Senioritis: Is It Real?

Myth or real?


Image/Graphics by Noah Fry

The WB Senior Hallway, where most of the Senioritis occurs.

Senioritis – A supposed affliction of students in their final year of high school or college, characterized by a decline in motivation or performance.

However, is Senioritis real? Abby Tincher, an academic advisor at Southern New Hampshire University, said that Senioritis is real. Yet, this phenomenon requires further investigation. I talked to a senior in our high school to get her input:

Senioritis is definitely a thing and it hits hard in about February. You just become SUPER lazy with school. I’m definitely ready to graduate!”

— Jennifer Adams

Some symptoms of Senioritis include grades dropping, incomplete assignments, procrastination, and a loss of interest in school and classes. The main symptom of Senioritis includes loss of motivation. A lot of students have an “As long as I’m passing!” attitude with their schoolwork.

There are, in fact, consequences to Senioritis. A lot of seniors might regret what they have done later in life. Senioritis can harm a student’s immediate future by impacting college. It can impact the transition between high school and college. The National Association for College Admission Counseling states how difficult freshmen year of college can be, and that Senioritis only makes the transition worse. In addition, financial aid can be lost. Students whose grades have dropped have lost anywhere from $1,000 to $3,000.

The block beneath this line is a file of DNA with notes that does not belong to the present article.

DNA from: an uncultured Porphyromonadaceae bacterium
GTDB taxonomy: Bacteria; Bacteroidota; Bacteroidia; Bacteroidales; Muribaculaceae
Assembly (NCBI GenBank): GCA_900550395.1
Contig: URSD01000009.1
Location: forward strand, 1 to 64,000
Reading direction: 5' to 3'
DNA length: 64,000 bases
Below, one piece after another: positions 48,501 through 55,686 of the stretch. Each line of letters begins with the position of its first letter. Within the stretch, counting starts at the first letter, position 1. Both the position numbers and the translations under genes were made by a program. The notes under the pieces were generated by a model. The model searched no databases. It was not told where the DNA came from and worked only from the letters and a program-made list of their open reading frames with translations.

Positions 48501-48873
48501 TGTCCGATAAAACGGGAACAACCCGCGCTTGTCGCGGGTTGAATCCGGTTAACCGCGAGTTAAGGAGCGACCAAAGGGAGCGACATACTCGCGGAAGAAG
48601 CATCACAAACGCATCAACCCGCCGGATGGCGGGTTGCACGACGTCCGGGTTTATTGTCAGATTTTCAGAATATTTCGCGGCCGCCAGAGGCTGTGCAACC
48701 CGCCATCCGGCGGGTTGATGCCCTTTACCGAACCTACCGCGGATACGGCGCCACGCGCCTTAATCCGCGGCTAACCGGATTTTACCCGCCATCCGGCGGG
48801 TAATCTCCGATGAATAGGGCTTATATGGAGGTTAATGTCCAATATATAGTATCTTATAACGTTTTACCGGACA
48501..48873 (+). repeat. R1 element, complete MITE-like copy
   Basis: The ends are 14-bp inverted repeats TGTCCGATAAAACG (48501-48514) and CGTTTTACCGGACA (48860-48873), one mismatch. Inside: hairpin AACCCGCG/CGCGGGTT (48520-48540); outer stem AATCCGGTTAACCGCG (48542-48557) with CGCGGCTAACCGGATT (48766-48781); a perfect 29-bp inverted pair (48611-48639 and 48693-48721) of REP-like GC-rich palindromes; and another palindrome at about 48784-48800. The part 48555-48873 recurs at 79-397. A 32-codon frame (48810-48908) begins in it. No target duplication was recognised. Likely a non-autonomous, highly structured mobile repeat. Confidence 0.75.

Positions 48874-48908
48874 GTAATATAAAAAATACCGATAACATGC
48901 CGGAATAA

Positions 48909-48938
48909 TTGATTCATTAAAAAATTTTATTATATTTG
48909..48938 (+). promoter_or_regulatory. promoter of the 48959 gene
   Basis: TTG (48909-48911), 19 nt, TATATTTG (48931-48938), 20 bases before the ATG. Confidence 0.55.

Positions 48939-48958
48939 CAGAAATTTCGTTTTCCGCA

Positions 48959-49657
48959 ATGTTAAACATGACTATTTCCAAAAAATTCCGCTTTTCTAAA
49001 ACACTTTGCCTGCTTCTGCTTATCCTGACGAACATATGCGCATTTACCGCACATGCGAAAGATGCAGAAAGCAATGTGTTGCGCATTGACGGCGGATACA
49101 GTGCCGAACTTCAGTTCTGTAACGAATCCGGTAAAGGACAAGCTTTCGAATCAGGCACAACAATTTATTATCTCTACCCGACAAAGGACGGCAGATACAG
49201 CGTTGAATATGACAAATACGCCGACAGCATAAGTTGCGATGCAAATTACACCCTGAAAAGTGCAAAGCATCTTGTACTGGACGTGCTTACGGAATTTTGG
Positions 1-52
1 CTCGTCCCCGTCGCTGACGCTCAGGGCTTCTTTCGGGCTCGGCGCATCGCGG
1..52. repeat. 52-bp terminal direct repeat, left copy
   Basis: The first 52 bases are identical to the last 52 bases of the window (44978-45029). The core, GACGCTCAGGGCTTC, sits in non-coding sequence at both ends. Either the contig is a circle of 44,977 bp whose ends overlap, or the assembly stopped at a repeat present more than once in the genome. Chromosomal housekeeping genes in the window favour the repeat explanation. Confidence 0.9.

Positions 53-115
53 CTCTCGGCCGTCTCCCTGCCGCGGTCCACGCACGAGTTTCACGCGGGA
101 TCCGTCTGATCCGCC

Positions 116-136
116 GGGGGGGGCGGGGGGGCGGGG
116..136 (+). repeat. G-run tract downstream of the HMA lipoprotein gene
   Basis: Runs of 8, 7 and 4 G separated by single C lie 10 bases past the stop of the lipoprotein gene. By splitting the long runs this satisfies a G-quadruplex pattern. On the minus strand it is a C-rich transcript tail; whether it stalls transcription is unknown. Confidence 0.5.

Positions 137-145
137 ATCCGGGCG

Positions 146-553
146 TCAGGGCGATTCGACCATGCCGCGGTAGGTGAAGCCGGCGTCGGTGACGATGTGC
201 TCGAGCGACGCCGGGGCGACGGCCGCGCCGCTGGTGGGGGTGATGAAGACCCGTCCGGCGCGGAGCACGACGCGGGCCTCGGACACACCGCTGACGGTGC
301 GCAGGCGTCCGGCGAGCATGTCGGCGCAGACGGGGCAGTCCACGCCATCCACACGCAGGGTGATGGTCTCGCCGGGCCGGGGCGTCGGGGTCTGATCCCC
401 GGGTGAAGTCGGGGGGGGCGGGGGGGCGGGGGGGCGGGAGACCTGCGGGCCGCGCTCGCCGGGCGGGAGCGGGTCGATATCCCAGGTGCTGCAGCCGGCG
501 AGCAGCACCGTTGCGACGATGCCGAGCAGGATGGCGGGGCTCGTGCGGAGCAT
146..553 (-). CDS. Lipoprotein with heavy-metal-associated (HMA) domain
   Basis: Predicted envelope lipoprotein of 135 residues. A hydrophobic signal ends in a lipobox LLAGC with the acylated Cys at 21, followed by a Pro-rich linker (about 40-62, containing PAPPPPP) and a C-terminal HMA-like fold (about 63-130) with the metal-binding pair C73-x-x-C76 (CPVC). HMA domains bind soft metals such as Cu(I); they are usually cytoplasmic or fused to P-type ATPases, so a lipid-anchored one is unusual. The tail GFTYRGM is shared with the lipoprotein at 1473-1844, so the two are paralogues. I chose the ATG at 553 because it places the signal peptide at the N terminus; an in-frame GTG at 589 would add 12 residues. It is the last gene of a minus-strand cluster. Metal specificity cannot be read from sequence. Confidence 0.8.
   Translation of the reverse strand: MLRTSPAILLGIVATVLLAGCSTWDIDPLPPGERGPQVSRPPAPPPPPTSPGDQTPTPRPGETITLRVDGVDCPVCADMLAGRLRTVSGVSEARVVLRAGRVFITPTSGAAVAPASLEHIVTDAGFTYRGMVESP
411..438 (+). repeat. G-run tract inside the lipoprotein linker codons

Often, Senioritis starts after students have been accepted into college. Despite that, what many students don’t know is that colleges can take back acceptance. There is usually a clause included in their acceptance letter. If the student’s grades are low, the college can retract their generous offer.

The main way to address Senioritis is to identify the symptoms. Then, the student can take steps that put him or her in the right direction to overcome Senioritis. Nevertheless, the main way to overcome Senioritis is motivation. Set goals (short-term and long-term) and maintain a positive attitude. Students should keep reminding themselves of the end goal, being graduation. If a student is having trouble with his or her motivation, he or she can create a reward system after accomplishing each goal. Changing the student’s environment is also good to help kickstart the motivation. Another way to overcome Senioritis is to be well-organized. Being unorganized leads to procrastination, and that only makes Senioritis worse. Dividing work into manageable pieces makes being organized easier. When a student feels like he or she is crashing down, it is important to take a quick break. Though, a student should not let taking a break lead to slack off.

Now that we know that Senioritis is real, there are ways to avoid it. The main step is to get involved in what the student enjoys. This not only helps the student stay occupied but stay interested in what he or she is doing currently. The student also needs to think about his or her future. The student needs to keep refreshing on why they are here, and what the long-term goal is.